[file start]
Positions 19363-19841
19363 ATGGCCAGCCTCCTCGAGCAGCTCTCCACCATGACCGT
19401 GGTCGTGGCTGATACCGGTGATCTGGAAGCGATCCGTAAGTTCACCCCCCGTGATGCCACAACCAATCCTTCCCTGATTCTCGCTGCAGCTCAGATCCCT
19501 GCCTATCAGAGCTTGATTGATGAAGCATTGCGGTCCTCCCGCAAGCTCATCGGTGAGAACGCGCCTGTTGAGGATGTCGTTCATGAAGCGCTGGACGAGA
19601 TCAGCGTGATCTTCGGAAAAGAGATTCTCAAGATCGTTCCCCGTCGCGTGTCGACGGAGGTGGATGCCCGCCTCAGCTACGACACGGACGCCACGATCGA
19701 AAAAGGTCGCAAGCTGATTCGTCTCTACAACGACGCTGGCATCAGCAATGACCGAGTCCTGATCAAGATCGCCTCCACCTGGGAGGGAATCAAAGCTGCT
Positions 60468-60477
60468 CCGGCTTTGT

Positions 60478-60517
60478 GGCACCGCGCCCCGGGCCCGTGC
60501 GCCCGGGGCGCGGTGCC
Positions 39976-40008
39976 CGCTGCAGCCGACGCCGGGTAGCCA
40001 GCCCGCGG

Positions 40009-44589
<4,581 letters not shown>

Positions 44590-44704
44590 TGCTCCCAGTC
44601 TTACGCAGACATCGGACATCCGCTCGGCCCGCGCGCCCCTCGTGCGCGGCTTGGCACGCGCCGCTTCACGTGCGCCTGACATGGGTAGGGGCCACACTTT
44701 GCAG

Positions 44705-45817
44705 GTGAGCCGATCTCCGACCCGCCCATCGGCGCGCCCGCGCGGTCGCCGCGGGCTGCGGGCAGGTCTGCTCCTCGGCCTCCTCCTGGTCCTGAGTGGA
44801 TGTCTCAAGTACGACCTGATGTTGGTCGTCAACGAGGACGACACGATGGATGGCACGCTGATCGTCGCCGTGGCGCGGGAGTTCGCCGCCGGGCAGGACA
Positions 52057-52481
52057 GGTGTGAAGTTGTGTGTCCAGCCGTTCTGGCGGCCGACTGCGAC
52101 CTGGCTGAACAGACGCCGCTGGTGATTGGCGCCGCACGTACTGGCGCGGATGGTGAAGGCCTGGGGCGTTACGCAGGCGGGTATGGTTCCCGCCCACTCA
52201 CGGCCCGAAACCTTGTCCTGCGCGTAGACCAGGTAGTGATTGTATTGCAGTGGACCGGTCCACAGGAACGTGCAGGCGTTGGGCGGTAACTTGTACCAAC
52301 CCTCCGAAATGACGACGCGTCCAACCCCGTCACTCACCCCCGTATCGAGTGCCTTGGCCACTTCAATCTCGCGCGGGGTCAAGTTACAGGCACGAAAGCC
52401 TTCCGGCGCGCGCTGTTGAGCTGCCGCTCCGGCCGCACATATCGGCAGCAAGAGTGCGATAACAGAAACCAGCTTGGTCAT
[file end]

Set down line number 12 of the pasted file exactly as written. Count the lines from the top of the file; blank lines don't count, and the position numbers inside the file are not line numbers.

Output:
Positions 39976-40008